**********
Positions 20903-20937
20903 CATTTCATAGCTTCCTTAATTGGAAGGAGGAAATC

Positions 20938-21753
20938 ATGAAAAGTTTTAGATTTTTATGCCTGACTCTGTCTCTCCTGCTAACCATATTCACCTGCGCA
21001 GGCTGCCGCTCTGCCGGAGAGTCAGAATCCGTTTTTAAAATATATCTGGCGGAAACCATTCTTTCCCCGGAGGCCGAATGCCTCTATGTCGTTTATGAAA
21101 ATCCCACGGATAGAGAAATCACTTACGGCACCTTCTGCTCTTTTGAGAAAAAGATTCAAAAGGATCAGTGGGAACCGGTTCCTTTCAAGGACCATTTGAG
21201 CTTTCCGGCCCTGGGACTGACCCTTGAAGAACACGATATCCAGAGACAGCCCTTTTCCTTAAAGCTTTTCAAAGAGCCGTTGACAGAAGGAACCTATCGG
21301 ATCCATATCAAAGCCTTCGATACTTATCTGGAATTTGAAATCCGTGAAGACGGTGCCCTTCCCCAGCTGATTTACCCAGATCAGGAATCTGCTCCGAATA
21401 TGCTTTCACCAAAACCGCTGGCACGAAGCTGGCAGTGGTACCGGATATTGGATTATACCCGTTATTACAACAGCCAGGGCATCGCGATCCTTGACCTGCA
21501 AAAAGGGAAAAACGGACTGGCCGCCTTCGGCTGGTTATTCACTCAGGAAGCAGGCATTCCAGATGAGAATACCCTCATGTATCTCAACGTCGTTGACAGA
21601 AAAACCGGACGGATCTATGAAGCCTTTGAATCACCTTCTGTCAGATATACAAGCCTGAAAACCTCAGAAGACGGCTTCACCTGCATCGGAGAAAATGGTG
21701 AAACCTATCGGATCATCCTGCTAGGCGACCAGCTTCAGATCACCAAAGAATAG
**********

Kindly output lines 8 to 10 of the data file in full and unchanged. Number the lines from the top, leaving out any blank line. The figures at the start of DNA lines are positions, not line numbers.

21301 ATCCATATCAAAGCCTTCGATACTTATCTGGAATTTGAAATCCGTGAAGACGGTGCCCTTCCCCAGCTGATTTACCCAGATCAGGAATCTGCTCCGAATA
21401 TGCTTTCACCAAAACCGCTGGCACGAAGCTGGCAGTGGTACCGGATATTGGATTATACCCGTTATTACAACAGCCAGGGCATCGCGATCCTTGACCTGCA
21501 AAAAGGGAAAAACGGACTGGCCGCCTTCGGCTGGTTATTCACTCAGGAAGCAGGCATTCCAGATGAGAATACCCTCATGTATCTCAACGTCGTTGACAGA